Monday, March 26, 2007


Michael Barone is one of my favorite political commentators. His methods and reasoning are those of a scientist — he gathers facts and observations, looks for patterns, and tests hypotheses just as a scientist in the “hard sciences” would do. This sort of rigorous analysis is sorely lacking in most political commentary. But in addition, he is a remarkably clear and lucid writer, with an occasional witticism thrown in just to lighten things up. I’ve often thought that if we could somehow get Mr. Barone and Mark Steyn to collaborate on something, the result would be a marvelous concoction of both rigor and wit.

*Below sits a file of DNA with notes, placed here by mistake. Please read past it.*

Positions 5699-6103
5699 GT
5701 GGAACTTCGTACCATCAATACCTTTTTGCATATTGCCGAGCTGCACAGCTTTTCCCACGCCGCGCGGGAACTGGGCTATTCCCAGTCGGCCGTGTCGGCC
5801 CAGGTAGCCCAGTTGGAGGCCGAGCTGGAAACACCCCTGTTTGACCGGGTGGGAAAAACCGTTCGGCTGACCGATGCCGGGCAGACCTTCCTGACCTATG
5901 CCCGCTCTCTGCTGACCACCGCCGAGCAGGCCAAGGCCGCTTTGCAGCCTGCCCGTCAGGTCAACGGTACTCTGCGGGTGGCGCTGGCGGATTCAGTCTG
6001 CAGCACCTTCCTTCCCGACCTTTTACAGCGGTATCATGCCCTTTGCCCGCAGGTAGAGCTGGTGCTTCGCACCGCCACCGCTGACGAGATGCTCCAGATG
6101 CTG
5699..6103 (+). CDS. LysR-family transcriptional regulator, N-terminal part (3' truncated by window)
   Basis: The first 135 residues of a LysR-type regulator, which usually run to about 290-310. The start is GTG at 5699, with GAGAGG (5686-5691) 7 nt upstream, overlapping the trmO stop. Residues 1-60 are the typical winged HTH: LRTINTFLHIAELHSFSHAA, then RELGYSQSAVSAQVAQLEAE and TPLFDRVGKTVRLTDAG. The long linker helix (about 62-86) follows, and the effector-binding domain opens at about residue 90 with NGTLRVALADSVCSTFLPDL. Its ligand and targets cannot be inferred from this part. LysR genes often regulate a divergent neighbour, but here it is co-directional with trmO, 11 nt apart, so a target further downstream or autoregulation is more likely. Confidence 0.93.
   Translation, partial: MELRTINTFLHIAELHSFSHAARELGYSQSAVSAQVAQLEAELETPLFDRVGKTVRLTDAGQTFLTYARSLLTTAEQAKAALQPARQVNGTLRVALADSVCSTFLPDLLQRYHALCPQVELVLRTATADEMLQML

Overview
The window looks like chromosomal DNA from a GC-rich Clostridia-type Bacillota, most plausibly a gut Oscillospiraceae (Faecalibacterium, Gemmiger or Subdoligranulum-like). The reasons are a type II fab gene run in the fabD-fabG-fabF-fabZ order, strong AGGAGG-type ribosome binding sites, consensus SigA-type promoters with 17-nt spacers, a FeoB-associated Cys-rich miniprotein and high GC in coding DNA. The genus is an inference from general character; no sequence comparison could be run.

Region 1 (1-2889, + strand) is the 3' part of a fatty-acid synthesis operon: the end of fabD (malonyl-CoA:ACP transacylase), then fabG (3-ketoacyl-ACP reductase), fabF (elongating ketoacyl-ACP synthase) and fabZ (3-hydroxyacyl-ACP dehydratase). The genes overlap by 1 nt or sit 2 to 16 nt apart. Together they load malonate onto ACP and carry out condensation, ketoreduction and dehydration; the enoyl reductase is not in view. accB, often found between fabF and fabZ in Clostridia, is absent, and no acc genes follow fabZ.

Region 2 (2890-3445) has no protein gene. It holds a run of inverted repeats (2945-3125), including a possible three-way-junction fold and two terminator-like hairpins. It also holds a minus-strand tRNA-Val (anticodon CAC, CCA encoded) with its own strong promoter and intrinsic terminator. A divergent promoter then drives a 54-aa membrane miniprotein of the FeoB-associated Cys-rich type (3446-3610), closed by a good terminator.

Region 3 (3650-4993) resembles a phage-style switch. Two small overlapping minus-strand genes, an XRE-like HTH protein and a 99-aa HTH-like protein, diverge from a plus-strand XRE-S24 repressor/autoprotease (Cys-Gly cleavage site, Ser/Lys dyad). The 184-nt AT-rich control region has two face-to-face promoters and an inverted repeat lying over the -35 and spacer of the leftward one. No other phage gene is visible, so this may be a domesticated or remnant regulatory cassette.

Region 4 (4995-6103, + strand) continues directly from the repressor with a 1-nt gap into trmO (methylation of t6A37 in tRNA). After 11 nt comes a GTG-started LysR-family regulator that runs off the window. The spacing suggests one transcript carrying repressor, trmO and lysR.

Today Mr. Barone weighs in on global warming, and not just the political aspects of it. Here’s how he concludes:

Gore and his followers seem to assume that the ideal climate was the one they got used to when they were growing up. When temperatures dropped in the 1970s, there were warnings of an impending ice age. When they rose in the 1990s, there were predictions of disastrous global warming. This is just another example of the solipsism of the baby boom generation, the pampered and much-praised age cohort that believes the world revolves around them and that all past history has become irrelevant.

We’re told in effect that the climate of the late 1950s and early 1960s was, of all those that have ever existed, the best of all possible climates. Not by science. But as a matter of faith.

Now go read the whole thing.

No comments:

Post a Comment